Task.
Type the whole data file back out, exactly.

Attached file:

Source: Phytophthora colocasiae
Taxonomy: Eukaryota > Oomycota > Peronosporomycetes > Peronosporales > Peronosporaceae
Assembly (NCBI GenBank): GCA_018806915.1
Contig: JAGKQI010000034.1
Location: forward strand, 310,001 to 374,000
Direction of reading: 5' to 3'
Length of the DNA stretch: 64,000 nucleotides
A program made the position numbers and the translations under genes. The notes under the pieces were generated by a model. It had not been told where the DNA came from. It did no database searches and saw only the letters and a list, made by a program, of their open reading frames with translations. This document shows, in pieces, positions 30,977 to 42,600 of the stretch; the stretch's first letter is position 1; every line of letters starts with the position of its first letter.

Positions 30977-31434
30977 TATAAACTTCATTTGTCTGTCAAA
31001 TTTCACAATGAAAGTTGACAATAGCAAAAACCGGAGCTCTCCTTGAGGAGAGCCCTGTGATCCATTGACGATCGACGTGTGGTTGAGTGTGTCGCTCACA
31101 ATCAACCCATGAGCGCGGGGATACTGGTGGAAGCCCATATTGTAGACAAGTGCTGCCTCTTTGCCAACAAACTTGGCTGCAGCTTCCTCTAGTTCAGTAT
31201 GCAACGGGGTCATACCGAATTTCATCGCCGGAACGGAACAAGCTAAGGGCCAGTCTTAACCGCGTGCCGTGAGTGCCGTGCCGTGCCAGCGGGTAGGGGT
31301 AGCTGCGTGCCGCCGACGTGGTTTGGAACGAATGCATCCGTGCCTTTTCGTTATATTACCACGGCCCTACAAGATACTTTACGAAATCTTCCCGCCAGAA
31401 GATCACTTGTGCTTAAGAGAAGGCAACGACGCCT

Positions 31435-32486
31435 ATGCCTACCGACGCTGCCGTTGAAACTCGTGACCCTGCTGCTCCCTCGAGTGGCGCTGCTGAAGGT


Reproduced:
Source: Phytophthora colocasiae
Taxonomy: Eukaryota > Oomycota > Peronosporomycetes > Peronosporales > Peronosporaceae
Assembly (NCBI GenBank): GCA_018806915.1
Contig: JAGKQI010000034.1
Location: forward strand, 310,001 to 374,000
Direction of reading: 5' to 3'
Length of the DNA stretch: 64,000 nucleotides
A program made the position numbers and the translations under genes. The notes under the pieces were generated by a model. It had not been told where the DNA came from. It did no database searches and saw only the letters and a list, made by a program, of their open reading frames with translations. This document shows, in pieces, positions 30,977 to 42,600 of the stretch; the stretch's first letter is position 1; every line of letters starts with the position of its first letter.

Positions 30977-31434
30977 TATAAACTTCATTTGTCTGTCAAA
31001 TTTCACAATGAAAGTTGACAATAGCAAAAACCGGAGCTCTCCTTGAGGAGAGCCCTGTGATCCATTGACGATCGACGTGTGGTTGAGTGTGTCGCTCACA
31101 ATCAACCCATGAGCGCGGGGATACTGGTGGAAGCCCATATTGTAGACAAGTGCTGCCTCTTTGCCAACAAACTTGGCTGCAGCTTCCTCTAGTTCAGTAT
31201 GCAACGGGGTCATACCGAATTTCATCGCCGGAACGGAACAAGCTAAGGGCCAGTCTTAACCGCGTGCCGTGAGTGCCGTGCCGTGCCAGCGGGTAGGGGT
31301 AGCTGCGTGCCGCCGACGTGGTTTGGAACGAATGCATCCGTGCCTTTTCGTTATATTACCACGGCCCTACAAGATACTTTACGAAATCTTCCCGCCAGAA
31401 GATCACTTGTGCTTAAGAGAAGGCAACGACGCCT

Positions 31435-32486
31435 ATGCCTACCGACGCTGCCGTTGAAACTCGTGACCCTGCTGCTCCCTCGAGTGGCGCTGCTGAAGGT